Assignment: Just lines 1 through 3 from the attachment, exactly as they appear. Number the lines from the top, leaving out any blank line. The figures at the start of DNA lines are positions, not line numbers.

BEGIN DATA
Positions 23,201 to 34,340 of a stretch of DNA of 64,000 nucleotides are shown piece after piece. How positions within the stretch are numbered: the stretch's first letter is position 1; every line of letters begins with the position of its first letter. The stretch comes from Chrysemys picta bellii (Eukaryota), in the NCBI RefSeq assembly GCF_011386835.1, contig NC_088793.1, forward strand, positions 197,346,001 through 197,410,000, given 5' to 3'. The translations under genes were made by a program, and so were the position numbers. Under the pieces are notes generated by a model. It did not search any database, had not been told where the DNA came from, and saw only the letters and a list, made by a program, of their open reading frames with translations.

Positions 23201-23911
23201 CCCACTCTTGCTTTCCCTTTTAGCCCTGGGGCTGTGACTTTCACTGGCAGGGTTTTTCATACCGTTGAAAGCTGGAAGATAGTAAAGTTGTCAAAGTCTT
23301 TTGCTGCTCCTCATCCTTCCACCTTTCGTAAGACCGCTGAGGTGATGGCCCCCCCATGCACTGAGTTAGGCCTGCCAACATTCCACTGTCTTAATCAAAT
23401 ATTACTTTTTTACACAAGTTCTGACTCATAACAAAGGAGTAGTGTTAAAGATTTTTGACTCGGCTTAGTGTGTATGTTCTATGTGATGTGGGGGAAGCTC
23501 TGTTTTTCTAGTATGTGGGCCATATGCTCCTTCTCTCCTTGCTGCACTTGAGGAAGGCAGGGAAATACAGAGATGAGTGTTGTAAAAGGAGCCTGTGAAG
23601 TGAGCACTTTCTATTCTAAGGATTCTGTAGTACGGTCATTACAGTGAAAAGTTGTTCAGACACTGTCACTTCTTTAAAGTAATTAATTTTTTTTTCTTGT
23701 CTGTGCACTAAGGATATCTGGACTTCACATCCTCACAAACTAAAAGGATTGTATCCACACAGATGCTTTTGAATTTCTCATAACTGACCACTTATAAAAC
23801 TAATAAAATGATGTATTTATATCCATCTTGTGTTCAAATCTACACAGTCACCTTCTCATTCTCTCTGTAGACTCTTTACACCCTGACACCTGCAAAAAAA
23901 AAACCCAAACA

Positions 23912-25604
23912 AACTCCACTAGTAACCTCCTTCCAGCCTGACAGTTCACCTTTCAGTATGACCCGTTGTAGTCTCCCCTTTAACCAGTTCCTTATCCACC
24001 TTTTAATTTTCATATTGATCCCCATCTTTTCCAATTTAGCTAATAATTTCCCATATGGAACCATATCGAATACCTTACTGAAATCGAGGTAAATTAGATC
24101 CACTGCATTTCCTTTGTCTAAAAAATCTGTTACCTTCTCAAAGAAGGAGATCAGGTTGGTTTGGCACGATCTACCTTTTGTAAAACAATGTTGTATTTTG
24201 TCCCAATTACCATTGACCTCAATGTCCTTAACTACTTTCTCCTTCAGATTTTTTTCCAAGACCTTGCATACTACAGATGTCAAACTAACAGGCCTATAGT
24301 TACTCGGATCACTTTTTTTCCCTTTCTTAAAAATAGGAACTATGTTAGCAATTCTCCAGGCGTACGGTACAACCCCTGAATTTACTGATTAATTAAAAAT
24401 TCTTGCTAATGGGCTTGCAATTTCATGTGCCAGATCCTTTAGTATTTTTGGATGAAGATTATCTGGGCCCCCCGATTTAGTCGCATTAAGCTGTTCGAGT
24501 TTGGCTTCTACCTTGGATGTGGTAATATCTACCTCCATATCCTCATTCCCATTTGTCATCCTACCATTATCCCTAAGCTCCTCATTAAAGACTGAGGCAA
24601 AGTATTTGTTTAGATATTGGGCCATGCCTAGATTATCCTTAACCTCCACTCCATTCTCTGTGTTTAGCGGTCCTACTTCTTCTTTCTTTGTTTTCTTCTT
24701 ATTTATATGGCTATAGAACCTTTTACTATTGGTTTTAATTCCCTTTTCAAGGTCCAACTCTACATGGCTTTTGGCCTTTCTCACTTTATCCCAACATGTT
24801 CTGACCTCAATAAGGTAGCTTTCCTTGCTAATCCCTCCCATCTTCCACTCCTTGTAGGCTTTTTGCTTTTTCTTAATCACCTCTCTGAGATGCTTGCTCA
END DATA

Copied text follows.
Positions 23,201 to 34,340 of a stretch of DNA of 64,000 nucleotides are shown piece after piece. How positions within the stretch are numbered: the stretch's first letter is position 1; every line of letters begins with the position of its first letter. The stretch comes from Chrysemys picta bellii (Eukaryota), in the NCBI RefSeq assembly GCF_011386835.1, contig NC_088793.1, forward strand, positions 197,346,001 through 197,410,000, given 5' to 3'. The translations under genes were made by a program, and so were the position numbers. Under the pieces are notes generated by a model. It did not search any database, had not been told where the DNA came from, and saw only the letters and a list, made by a program, of their open reading frames with translations.

Positions 23201-23911
23201 CCCACTCTTGCTTTCCCTTTTAGCCCTGGGGCTGTGACTTTCACTGGCAGGGTTTTTCATACCGTTGAAAGCTGGAAGATAGTAAAGTTGTCAAAGTCTT